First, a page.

Even if you can’t leave town this year for Spring Break, you can plan some special family activities while your kids are out of school. Here are a couple of fun ideas.
Start a garden: Whether you begin with a few herbs in pots or decide to rent a rototiller, a garden is a great way of getting involved in something different. You might want each child to choose a vegetable to grow or give everyone a small area to plant whatever they want.
Begin by visiting a local nursery. Talk to the experts there to find out what options would be best for your available space and the season. You might want to mix some plants with a few packages of seeds to you have immediate crops and some that will come up later.
Look for heirloom varieties of vegetables, the ones that are hard to find in stores. Cherry tomato plants are also a good choice for the Arizona desert climate.
Let your children take the lead in planning and choosing. Get them directly involved in the planting and tending. If one child wants flowers rather than vegetables, that’s OK. It’s the process rather than the results that are important.
Take a hike: No, this is not a rude remark. How about planning a nature walk either in the area or within a few hours’ drive? Once again, let your children take the lead. Pick up a book of interesting local hiking areas at your local bookstore or library.
Make the hike extra fun by including a picnic that everyone contributes to making and packing. Take along a book that helps you identify local plants and birds. Have someone wear a pedometer so you know how far you’ve gone at the end of the day.
Make this Spring Break special by finding an activity or event that everyone in your family can enjoy and working together to make it special for everyone.
Would you like your Thanksgiving celebration to be more memorable this year? Here are just a few ideas to spark up the day.
Talk across the generations: For many people, as many as three or four generations of family members gather together. Take special advantage of this by planning some conversation starters that will get everyone involved.
Questions could include “What was your favorite Thanksgiving and why?” “What were the holidays like when you were a child?” or “What’s your favorite holiday food?” Add any other questions you think of and write them on pieces of paper or make a list. No matter the age range of your guests, the opportunity to share memories will contribute to a nice event.
Get everyone involved: If you have children, include them in the Thanksgiving preparations. Have every child take responsibility for one dish. Or if they’re too young for this, have them decorate the table with Thanksgiving-themed drawings or make name-plates or menus. Teach them the right way to set a table. Also ask Aunt Harriet to bring her famous potatoes, Uncle Bob to bring a nice bottle of wine or any other combination that works for you and your guests.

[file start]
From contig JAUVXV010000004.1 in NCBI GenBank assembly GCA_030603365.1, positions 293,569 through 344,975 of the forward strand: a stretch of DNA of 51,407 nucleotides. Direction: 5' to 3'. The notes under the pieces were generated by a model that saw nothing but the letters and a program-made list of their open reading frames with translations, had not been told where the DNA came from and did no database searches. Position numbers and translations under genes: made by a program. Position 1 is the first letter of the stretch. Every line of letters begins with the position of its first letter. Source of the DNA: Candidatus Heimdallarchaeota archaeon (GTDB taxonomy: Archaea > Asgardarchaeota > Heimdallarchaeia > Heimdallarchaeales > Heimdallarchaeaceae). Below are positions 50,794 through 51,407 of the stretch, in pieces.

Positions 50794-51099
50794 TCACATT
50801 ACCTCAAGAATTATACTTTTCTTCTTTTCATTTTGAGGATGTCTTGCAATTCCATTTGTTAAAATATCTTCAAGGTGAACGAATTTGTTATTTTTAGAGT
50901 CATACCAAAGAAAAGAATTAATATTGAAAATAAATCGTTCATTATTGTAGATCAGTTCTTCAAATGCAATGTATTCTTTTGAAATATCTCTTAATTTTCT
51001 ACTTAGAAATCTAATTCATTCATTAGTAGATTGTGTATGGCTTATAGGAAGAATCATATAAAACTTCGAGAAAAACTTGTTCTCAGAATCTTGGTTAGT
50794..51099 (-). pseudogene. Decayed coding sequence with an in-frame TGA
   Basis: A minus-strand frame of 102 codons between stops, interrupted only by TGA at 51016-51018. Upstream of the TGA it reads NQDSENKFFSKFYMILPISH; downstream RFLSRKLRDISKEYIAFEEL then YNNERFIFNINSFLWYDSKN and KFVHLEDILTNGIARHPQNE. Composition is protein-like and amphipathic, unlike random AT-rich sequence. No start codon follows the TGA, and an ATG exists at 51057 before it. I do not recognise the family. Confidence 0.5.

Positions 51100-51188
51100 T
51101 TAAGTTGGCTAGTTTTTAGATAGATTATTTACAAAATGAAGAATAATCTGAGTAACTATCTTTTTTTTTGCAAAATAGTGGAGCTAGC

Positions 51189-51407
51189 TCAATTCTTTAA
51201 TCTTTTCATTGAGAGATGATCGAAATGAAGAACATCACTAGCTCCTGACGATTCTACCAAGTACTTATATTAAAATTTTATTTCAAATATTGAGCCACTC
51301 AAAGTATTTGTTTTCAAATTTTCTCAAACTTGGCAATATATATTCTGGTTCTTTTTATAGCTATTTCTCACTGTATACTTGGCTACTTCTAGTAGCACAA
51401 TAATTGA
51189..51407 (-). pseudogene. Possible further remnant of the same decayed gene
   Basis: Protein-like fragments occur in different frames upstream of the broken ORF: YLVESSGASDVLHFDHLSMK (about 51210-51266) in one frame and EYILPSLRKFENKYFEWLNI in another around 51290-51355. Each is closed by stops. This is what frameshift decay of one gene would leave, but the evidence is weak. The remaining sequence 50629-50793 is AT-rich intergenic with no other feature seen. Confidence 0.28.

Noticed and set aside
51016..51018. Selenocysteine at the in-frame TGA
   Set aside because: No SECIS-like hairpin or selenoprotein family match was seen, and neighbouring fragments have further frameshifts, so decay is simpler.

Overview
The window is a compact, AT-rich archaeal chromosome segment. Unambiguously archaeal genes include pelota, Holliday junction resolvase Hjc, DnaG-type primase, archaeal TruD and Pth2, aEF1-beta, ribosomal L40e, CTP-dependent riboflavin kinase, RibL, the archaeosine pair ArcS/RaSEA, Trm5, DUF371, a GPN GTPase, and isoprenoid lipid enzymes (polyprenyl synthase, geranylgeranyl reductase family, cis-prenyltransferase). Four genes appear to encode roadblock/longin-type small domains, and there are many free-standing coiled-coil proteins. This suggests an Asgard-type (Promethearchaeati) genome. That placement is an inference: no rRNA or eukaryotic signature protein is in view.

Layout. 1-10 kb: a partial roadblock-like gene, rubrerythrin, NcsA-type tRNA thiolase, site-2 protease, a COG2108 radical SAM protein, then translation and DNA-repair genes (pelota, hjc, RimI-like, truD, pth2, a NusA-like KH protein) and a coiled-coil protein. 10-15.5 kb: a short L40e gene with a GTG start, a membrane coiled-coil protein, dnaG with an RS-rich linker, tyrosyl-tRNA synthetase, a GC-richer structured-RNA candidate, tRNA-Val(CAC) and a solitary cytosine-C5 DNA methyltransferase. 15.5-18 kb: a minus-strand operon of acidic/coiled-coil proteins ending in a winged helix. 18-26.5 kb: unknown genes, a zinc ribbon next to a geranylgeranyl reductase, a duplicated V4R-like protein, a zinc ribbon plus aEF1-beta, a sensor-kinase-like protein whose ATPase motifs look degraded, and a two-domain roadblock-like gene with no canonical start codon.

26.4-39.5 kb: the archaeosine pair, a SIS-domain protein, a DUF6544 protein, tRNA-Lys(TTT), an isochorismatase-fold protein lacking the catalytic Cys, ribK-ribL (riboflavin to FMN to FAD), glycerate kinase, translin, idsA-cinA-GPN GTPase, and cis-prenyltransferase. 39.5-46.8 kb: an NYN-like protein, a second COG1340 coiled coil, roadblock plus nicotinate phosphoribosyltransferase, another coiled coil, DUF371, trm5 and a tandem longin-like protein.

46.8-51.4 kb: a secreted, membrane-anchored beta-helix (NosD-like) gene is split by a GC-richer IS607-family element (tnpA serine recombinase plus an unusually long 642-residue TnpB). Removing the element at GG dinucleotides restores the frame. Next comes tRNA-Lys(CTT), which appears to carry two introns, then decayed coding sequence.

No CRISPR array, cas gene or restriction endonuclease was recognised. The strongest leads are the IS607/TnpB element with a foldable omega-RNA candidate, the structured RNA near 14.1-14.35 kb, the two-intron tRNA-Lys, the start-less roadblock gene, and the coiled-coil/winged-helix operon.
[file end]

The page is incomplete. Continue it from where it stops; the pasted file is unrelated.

Remember the first Thanksgiving: Have your children research the first Thanksgiving feast and then tell about it at your own table. This gives them a chance to contribute to the discussion and reminds everyone of why we celebrate every year.
Say why you’re thankful: Before, during or after the meal, ask everyone to express what they are most thankful for this year. This is another reminder that the holiday is about more than food. And whether you have two or twenty at your Thanksgiving table, have a lovely memory-filled day.
Artistic efforts by children have been shown to improve their reading and math skills as well as their scores on achievement tests later in life such as SAT’s and ACT’s. Unfortunately, limited budgets have trimmed art budgets for many school-age children, but you have a chance to create opportunities for art in your home.
A dining room can become a temporary art studio with the right supplies. If you’re concerned about spills, stick to crayons or colored pencils like the family in the photo above. Some colored pencils have watercolor capability – dip them in water to create art that’s more like painting but with less chance for a mess.
If your dining room table may be damaged by your art plans, invest in an inexpensive vinyl tablecloth or head to your nearest fabric store for a length of oilcloth to cover the table. Either can be cleaned easily with a sponge.
For younger children, look for a corner of the family room or dinette with enough space to set a child’s table and chairs. Set up a shelf nearby with a collection of paper and art supplies. This proportional work space can invite children to bring art into their everyday lives.
To encourage your children to experiment with art, have a place for hanging their finished work. The most common option is the refrigerator, but you may want to hang a cork board as a changing display of current projects. Another option is demonstrated by the photo above. A simple line hung along a hall or family room with clips to hold the pictures allows you to showcase the family art.
Providing an opportunity to experience art in your home can help your child develop, but it is also a great way to get the whole family involved in a fun activity.